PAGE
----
While owners Rame Abdallah and his wife Anni along with brewer Charlie Tompson have industry experience, they freely admit they were counting on local support for their self-funded venture, and they received it.
“When we first opened, we consistently had a full house every Friday, Saturday and Sunday. The response from locals and other local businesses was amazing from day one,” Rame said.
“We had staff parties and functions which became a huge part of our business which we hadn’t actually planned for, but due to space with a large beer garden out the back, it suited them.
“The locals were just loyal and passionate about our beer and brewery, we really became part of the community really quickly which is what we were after… and support from local bottle shops and Dan Murphy’s wanting to carry independent brands has also been part of our success too.”
COVID-19, however, hit soon after. The help of state and federal governments has been key to Braeside’s survival, and the recent difficulties surrounding grants have highlighted the need for support to keep businesses afloat in the longer term.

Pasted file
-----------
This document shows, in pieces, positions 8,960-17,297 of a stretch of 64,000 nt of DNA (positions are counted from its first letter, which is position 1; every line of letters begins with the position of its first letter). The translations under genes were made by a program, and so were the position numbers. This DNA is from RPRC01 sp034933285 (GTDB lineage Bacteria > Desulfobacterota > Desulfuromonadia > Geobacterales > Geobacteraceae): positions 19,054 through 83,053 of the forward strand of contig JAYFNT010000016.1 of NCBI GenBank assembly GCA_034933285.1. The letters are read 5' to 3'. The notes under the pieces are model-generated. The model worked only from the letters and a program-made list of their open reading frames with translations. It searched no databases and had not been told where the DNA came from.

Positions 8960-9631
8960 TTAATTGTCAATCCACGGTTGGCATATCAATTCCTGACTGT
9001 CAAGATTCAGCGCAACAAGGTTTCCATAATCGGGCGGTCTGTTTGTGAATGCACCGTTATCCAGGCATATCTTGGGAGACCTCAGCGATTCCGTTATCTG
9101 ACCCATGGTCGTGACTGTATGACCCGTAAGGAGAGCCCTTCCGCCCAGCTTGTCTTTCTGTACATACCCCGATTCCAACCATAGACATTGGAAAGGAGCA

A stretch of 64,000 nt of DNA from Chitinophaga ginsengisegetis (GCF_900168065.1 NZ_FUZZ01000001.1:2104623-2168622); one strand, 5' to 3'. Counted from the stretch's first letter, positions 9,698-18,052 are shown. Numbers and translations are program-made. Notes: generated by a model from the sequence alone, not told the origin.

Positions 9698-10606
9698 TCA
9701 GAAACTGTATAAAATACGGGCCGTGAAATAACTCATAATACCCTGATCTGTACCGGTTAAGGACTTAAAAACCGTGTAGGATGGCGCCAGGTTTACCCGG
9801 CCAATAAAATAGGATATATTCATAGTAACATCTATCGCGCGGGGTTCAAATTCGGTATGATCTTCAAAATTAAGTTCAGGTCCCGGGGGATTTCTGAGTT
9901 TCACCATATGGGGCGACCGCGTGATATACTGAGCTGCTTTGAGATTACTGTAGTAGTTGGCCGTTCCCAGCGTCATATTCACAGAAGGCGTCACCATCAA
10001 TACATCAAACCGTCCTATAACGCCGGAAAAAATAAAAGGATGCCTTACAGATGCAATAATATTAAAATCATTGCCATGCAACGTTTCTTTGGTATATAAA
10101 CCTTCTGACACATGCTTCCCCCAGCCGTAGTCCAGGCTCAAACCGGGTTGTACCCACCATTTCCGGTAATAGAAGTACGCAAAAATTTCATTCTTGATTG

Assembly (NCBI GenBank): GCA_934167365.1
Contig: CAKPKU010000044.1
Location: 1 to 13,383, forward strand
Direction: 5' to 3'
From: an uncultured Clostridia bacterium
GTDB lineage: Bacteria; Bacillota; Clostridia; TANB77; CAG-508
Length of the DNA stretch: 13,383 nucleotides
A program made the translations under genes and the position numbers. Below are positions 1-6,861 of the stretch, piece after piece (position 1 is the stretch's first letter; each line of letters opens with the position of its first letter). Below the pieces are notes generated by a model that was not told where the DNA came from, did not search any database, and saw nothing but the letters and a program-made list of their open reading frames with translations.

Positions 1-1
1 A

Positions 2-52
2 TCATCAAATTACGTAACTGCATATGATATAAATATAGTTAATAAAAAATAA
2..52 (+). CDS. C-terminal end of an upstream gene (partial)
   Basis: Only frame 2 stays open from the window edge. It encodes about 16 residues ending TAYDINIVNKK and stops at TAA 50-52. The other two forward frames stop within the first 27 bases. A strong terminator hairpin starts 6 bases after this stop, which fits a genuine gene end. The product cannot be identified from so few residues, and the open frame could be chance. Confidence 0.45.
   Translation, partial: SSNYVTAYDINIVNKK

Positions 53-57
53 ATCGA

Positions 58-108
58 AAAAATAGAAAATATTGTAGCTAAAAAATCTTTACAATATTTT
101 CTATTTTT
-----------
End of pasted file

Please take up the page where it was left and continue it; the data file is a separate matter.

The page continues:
“There’s a lot of things we’ve applied for, it’s been good, but without JobKeeper and the grant we got, we might not be around,” explained Abdallah.
“Being only 4 months old [when COVID-19 landed], JobKeeper and the grants saved our skin, which is really good on that side of things, but the unknown of when things like JobKeeper goes back to normal and restrictions stay, who knows what will happen.”
Braeside has taken advantage of the Outdoor Dining and Entertainment grant.
“We weren’t eligible for many grants [being a new business] but we’ve got both the general and producers licence. The Outdoor Dining grant was probably just a little bit short of what it will cost to upgrade outside. We’ve spent $7,500, but I’m not going to look a gift horse in the mouth.
“It’s going to be tough but we’re in a position where we’re small enough to move with whatever restrictions are made and that’s what we’ll bank on , we can adapt very quickly, which is what we’ve done from day one.”
Melbourne in lockdown